• Transfer this bootstrap security token and seed configuration to the VM
  • Start Istio Proxy using the bootstrap security token and seed configuration

Since this onboarding process is complex, tctl implements a dry run feature. It will allow you to inspect the process flow without actual execution. To see what tctl is planning to do, run:

tctl x sidecar-bootstrap ratings-vm.bookinfo \
--start-istio-proxy \

You'll see an output similar to below:

[SSH client] going to connect to istio-proxy@

[SSH client] going to execute a command remotely: mkdir -p /etc/istio-proxy

[SSH client] going to copy into a remote file: /etc/istio-proxy/sidecar.env

The dry run will output both generated configuration and commands that will be run over SSH on the VM.

Once you're satisfied with the test, you can remove the --dry-run argument and start the actual onboarding process like this:

tctl x sidecar-bootstrap ratings-vm.bookinfo \

An output similar to below will appear:

[SSH client] connecting to istio-proxy@
[SSH client] executing a command remotely: mkdir -p /etc/istio-proxy
[SSH client] copying into a remote file: /etc/istio-proxy/sidecar.env
[SSH client] copying into a remote file: /etc/istio-proxy/k8s-ca.pem
[SSH client] copying into a remote file: /etc/istio-proxy/istio-ca.pem
[SSH client] copying into a remote file: /etc/istio-proxy/istio-token
[SSH client] executing a command remotely: docker rm --force istio-proxy
[SSH client] executing a command remotely: docker run -d --name istio-proxy --restart unless-stopped --network host ...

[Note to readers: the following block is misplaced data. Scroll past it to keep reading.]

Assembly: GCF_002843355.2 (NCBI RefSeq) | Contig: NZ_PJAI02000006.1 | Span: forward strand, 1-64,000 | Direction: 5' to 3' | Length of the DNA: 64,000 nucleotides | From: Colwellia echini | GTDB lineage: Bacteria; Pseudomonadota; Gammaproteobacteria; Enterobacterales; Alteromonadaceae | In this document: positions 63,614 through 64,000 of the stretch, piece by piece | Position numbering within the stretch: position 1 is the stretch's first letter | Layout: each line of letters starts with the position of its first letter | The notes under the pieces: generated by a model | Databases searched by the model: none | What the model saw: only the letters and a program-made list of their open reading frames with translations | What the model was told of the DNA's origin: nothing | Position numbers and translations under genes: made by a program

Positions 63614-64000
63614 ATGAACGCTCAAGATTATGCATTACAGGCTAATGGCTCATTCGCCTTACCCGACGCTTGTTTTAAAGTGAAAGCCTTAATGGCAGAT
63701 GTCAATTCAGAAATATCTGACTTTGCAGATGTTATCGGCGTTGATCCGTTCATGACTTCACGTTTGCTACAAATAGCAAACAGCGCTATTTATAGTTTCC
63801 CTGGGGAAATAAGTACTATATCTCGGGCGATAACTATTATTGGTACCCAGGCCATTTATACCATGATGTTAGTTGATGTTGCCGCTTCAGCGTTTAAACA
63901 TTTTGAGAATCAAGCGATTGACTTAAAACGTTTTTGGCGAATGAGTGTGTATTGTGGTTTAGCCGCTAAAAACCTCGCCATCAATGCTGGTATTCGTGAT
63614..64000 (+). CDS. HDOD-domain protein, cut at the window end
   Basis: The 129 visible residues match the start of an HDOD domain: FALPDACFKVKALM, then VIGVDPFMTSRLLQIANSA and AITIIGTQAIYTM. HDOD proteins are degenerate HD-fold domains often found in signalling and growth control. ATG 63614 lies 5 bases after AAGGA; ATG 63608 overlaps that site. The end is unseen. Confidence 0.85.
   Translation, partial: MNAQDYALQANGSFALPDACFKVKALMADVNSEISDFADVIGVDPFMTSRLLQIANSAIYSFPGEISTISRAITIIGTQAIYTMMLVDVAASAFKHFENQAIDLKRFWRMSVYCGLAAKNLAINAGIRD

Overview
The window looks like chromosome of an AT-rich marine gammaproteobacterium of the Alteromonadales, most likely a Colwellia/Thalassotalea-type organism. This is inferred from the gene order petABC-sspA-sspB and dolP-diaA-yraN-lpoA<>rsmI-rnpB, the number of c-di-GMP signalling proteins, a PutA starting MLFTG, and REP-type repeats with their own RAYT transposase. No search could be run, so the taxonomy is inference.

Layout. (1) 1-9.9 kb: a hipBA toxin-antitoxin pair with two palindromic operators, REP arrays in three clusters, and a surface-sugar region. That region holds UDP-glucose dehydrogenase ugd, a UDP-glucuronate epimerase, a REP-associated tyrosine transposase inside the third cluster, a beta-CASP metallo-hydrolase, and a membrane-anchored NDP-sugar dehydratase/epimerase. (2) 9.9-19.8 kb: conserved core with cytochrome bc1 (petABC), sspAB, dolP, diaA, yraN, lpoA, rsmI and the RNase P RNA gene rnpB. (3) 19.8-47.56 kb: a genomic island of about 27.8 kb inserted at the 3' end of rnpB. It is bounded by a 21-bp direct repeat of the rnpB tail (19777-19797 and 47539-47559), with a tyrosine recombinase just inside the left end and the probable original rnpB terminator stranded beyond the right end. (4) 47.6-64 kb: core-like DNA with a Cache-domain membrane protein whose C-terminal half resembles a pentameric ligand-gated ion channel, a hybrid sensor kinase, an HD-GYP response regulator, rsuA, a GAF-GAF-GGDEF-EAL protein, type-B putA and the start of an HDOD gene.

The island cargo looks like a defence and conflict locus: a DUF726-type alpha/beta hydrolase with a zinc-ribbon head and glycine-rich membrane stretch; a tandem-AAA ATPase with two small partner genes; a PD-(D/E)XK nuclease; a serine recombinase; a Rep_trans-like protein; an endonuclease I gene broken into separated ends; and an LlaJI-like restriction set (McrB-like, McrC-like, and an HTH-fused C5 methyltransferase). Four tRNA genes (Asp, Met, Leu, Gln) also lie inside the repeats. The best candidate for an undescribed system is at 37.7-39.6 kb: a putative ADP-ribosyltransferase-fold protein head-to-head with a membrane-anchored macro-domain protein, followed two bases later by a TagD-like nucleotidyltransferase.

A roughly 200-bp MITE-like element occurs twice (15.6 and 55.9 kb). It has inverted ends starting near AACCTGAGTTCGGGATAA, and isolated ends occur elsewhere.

[SSH client] closing connection

When done, you should see the generated configuration copied on the VM and a Docker container with Istio Proxy started.

VM Workload calling mesh services

The VM workload in this example does not need to initiate requests to services inside the service mesh. In case your VM workload does, special considerations need to be made with respect to egress routing. The Istio Proxy instance on your VM is dynamically provided with a list of available services in the service mesh. Since our example does not use iptables to automatically redirect traffic to the Istio Proxy you will need to update your /etc/hosts file to include the FQDN of each of the services your Workload needs to initiate requests to and point them to the bind address of the egress listener.

Example of additions to /etc/hosts:

# direct the following services to the egress listener address reviews.bookinfo.svc

For more information on this topic, please consult the IstioEgressListener reference.

Testing workload traffic

To test if onboarding the VM succeeded and traffic is flowing between workloads on VM and Kubernetes, you have multiple options. Next to inspecting logs of your services to see if activity occurs, you can also use the TSB UI to look at the various service metrics and the topology map. The values for the app and version labels you provided in the WorkloadEntry will be reflected in the topology map and service metrics.